Consumer News

CATrends: Buy Now, Pay Later Services Send Users Further Into Debt

The result is that BNPL services that are advertised as free aren’t, class-action lawsuits allege.

Consumer News

CATrends: Buy Now, Pay Later Services Send Users Further Into Debt

This article highlights a trend in class-action litigation as identified by our Class-Action Tracker. Thus the name of this feature, CATrends.

The “buy now, pay later” (BNPL) industry is booming and it’s easy to see why. BNPL financing allows consumers to break up purchases evenly into smaller interest-free installments, typically four or fewer, with only the first installment due at the time of sale, whether the sale occurs online or in-store. That means spending $1,625 to “buy” a big-screen TV for which you would normally have to “pay” $6,500 (that example brought to you by your father 10 days before Father’s Day).

Of course, the important thing to remember in this example is that you still owe nearly $5,000 in future installments. And a 2021 Credit Karma study found that a third of those who used BNPL services fell behind on one or more payments, with younger consumers such as Millennials and Gen Zers, which together account for nearly 75 percent of BNPL users in the U.S., more likely to miss payments. Because BNPL payments are automatically withdrawn from a user’s checking account, if there isn’t enough money in the account to cover the next installment, that can lead to overdraft fees assessed by the bank.

According to a new trend in class-action litigation, BNPL companies fail to disclose to consumers that they are likely to incur significant overdraft fees sending them further into debt as a direct consequence of using their service. The result is that BNPL services that are advertised as free aren’t.

For example, a class-action lawsuit filed in April against BNPL company Afterpay, which on its website says it is “proud to be creating financial freedom for all,” alleges:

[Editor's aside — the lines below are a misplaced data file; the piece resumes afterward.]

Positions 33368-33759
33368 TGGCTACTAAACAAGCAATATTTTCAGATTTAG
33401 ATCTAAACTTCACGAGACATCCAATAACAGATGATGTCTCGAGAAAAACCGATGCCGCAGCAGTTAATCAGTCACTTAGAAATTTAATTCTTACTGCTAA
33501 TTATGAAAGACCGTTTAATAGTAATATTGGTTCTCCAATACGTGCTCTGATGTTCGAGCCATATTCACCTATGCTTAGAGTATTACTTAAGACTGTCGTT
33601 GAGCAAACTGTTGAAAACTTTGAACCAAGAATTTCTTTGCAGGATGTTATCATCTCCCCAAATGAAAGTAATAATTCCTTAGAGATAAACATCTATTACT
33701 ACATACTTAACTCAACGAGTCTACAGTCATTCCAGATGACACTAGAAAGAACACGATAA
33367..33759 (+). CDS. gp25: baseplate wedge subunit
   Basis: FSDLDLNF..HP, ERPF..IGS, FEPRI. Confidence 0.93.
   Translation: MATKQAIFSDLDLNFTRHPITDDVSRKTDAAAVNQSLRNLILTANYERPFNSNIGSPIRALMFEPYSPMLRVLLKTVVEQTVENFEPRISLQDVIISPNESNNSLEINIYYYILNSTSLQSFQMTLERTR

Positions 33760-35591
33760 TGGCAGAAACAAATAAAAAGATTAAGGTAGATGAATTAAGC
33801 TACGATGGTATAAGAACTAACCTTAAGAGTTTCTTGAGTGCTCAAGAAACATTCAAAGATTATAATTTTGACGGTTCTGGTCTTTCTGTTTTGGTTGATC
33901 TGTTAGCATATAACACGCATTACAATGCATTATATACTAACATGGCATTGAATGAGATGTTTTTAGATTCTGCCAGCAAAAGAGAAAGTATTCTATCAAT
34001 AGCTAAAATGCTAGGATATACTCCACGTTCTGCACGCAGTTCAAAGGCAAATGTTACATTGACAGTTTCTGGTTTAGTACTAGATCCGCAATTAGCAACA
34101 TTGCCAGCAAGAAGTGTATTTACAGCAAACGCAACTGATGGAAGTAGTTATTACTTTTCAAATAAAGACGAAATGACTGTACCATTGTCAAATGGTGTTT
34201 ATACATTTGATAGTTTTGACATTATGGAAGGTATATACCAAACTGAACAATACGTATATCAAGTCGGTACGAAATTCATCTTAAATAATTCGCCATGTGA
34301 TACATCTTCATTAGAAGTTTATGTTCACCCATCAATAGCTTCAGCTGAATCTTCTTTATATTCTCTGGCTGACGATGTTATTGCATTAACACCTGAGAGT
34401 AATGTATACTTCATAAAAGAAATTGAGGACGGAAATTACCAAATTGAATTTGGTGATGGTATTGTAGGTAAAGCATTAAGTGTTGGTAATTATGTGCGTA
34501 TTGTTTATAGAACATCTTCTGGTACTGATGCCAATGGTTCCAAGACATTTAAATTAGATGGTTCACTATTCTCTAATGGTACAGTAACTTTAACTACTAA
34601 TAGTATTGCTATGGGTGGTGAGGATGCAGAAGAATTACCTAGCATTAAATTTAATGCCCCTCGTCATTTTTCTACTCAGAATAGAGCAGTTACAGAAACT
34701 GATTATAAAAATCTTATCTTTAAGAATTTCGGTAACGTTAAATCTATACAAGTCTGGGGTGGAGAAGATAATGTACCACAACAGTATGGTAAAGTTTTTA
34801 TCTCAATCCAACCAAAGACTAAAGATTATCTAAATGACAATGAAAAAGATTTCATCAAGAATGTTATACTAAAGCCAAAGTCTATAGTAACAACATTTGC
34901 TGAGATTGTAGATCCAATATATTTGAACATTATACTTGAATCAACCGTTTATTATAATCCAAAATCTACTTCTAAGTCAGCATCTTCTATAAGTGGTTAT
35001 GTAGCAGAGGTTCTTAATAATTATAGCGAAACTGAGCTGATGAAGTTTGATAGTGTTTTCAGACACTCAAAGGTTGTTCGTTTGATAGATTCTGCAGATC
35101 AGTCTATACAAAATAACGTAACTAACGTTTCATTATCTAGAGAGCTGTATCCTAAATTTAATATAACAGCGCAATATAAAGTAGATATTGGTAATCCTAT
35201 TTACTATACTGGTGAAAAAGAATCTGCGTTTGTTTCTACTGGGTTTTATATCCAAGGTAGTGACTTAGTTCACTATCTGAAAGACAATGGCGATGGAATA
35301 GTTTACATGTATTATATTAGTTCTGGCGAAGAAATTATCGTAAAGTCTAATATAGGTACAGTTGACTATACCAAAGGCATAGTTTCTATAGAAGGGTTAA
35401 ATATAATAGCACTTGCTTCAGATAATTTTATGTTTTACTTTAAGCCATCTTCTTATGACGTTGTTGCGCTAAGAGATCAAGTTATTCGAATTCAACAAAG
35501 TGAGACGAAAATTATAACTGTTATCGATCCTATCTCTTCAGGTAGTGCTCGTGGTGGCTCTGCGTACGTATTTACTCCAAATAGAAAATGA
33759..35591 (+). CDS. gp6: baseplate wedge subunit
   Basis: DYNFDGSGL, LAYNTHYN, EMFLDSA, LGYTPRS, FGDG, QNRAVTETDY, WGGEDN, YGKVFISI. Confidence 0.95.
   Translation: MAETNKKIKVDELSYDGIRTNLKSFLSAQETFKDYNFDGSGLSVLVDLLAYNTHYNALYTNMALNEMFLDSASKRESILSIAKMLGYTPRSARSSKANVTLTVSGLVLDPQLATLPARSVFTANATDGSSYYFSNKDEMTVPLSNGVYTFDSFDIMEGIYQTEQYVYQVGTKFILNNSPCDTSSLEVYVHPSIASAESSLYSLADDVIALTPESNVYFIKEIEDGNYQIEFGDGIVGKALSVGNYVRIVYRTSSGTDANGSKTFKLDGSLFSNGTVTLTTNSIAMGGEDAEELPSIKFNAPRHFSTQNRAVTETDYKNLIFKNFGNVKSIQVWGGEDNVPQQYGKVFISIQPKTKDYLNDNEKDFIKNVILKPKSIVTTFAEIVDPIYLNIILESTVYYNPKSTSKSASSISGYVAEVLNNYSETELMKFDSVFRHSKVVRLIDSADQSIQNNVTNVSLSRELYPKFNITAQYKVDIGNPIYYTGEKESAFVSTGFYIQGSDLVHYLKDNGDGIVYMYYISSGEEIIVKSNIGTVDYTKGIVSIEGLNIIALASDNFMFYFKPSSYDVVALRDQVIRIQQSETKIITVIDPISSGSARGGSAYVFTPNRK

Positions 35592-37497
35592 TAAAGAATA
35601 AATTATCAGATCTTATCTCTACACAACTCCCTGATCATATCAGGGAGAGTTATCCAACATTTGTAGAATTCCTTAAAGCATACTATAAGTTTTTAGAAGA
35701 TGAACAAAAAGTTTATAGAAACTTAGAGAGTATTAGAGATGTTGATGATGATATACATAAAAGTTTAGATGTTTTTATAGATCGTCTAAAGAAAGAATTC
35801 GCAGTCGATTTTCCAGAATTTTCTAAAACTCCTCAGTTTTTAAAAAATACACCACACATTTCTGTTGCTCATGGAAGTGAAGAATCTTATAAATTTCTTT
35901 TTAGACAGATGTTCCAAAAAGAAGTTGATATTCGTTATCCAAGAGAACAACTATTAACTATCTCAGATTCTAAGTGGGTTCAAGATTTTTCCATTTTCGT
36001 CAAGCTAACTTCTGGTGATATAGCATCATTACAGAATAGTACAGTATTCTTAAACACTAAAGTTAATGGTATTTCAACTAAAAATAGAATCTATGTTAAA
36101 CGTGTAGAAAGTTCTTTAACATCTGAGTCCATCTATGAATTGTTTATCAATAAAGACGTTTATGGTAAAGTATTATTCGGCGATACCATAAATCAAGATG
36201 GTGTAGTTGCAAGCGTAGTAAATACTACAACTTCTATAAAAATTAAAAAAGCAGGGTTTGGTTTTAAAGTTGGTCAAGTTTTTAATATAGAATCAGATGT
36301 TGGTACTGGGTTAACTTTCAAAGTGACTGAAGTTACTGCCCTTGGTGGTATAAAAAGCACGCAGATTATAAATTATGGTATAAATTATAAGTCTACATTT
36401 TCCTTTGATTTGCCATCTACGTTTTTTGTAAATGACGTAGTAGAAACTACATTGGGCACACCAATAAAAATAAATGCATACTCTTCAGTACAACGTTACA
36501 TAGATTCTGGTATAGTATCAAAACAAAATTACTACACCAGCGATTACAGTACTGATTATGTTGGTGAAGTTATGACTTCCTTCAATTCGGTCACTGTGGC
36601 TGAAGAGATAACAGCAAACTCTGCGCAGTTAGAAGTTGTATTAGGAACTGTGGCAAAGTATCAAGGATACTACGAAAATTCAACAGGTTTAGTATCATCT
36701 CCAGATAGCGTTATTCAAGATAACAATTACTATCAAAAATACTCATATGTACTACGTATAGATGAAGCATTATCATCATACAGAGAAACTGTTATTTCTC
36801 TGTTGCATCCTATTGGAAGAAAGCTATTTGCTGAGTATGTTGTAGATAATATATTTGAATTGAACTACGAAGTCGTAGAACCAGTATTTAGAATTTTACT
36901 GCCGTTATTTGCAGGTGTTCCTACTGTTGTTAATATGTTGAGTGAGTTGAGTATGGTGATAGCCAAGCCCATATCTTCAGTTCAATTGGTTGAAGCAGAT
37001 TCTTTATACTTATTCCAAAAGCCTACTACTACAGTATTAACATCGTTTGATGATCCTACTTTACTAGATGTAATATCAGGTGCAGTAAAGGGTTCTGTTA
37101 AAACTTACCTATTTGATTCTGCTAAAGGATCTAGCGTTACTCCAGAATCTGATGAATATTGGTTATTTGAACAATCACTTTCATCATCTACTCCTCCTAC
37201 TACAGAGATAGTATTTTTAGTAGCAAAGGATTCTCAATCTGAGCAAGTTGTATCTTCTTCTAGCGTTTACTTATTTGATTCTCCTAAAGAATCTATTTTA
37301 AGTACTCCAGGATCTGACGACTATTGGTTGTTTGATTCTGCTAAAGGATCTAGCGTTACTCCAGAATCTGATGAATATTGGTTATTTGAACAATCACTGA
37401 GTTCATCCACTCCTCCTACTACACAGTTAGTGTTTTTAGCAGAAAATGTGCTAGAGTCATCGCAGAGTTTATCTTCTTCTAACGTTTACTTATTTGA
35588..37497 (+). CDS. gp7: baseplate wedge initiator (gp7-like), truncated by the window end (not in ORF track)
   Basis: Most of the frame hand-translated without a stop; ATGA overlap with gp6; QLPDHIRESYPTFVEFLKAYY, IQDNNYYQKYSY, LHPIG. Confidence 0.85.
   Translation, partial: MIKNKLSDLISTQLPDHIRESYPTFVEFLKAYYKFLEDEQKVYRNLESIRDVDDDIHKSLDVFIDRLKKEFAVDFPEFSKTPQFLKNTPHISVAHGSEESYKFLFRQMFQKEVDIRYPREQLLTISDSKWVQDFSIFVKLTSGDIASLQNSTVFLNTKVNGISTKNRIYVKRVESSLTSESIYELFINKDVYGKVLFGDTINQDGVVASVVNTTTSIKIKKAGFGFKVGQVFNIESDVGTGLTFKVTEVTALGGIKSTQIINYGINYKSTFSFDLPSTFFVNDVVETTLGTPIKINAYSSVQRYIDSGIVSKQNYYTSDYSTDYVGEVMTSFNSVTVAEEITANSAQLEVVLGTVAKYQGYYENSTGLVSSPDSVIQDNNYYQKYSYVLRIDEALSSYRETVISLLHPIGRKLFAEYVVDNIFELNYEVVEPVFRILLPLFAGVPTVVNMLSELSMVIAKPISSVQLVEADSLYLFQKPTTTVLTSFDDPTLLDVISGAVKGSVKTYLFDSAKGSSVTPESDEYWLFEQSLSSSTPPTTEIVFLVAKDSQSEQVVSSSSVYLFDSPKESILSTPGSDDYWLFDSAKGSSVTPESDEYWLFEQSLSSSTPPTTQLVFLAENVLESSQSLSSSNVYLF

In its rush to tout itself as convenient, simple, and automatic, and free, Afterpay does not disclose that overdraft and NSF fees are a likely and devastating consequence of the use of its service. No reasonable consumer would run this risk. This massive risk is known to Afterpay but is omitted from all of its marketing.

The lawsuit, which is pending, continues:

The whole [checkout] process takes a few seconds—and at no time during that process does Afterpay warn potential users of the true risks of using its service. To the contrary, during the checkout and sign up processes, Afterpay repeatedly touts itself as a free service—without “surprises.”

Afterpay was also sued in 2021 for allegedly falsely marketing its service as free. That lawsuit is still pending. Other BNPL companies named in similar litigation include Klarna, Sezzle and PayPal. The Klarna and Sezzle cases are pending while the PayPal lawsuit was voluntarily dismissed last month.

In December, the Consumer Financial Protection Bureau (CFPB) ordered Afterpay, Klarna and PayPal, among other BNPL companies, to submit information about their business practices that can be shared with the public.

“Buy now, pay later is the new version of the old layaway plan, but with modern, faster twists where the consumer gets the product immediately but gets the debt immediately too,” said CFPB Director Rohit Chopra.

Find more of our coverage on finance here.


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